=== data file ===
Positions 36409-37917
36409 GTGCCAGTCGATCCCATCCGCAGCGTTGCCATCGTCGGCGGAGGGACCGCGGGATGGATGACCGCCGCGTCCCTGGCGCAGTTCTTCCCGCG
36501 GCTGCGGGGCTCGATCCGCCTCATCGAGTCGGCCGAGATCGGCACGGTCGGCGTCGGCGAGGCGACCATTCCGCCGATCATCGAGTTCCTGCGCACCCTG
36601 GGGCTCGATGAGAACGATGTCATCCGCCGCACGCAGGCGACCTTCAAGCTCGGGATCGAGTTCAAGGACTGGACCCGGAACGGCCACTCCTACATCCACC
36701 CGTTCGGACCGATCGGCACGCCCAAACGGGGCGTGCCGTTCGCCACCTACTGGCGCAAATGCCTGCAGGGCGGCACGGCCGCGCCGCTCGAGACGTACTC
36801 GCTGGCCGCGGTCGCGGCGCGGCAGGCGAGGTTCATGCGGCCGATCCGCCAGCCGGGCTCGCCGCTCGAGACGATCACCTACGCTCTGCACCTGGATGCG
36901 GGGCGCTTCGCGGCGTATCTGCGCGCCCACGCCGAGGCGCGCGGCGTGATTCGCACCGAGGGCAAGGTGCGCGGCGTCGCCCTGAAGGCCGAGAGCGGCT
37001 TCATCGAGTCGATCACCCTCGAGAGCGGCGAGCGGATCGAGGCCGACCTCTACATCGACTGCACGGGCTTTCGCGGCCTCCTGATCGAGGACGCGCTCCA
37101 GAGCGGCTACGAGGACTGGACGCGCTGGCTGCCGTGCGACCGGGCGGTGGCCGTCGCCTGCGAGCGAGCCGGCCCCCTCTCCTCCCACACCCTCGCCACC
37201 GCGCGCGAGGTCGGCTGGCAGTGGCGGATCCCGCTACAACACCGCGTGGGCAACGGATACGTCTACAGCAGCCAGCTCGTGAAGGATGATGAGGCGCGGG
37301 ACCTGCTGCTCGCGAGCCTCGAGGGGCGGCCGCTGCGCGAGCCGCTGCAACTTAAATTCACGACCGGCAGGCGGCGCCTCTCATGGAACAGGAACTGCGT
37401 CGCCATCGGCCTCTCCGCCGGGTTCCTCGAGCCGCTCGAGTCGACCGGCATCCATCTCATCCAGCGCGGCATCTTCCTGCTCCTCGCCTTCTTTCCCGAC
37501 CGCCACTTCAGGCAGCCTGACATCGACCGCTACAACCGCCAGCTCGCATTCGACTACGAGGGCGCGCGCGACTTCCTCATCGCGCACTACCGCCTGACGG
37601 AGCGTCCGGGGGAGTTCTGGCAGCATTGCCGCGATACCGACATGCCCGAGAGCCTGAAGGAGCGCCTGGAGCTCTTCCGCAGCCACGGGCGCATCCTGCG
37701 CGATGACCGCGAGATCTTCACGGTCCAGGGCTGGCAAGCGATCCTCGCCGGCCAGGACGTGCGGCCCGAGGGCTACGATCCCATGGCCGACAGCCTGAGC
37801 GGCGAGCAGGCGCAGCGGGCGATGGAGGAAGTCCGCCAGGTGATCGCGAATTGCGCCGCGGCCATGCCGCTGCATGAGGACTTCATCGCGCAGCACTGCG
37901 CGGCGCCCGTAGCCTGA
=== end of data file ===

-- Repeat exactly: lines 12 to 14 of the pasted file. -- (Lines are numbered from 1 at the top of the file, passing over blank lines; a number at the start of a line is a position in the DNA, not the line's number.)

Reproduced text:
37401 CGCCATCGGCCTCTCCGCCGGGTTCCTCGAGCCGCTCGAGTCGACCGGCATCCATCTCATCCAGCGCGGCATCTTCCTGCTCCTCGCCTTCTTTCCCGAC
37501 CGCCACTTCAGGCAGCCTGACATCGACCGCTACAACCGCCAGCTCGCATTCGACTACGAGGGCGCGCGCGACTTCCTCATCGCGCACTACCGCCTGACGG
37601 AGCGTCCGGGGGAGTTCTGGCAGCATTGCCGCGATACCGACATGCCCGAGAGCCTGAAGGAGCGCCTGGAGCTCTTCCGCAGCCACGGGCGCATCCTGCG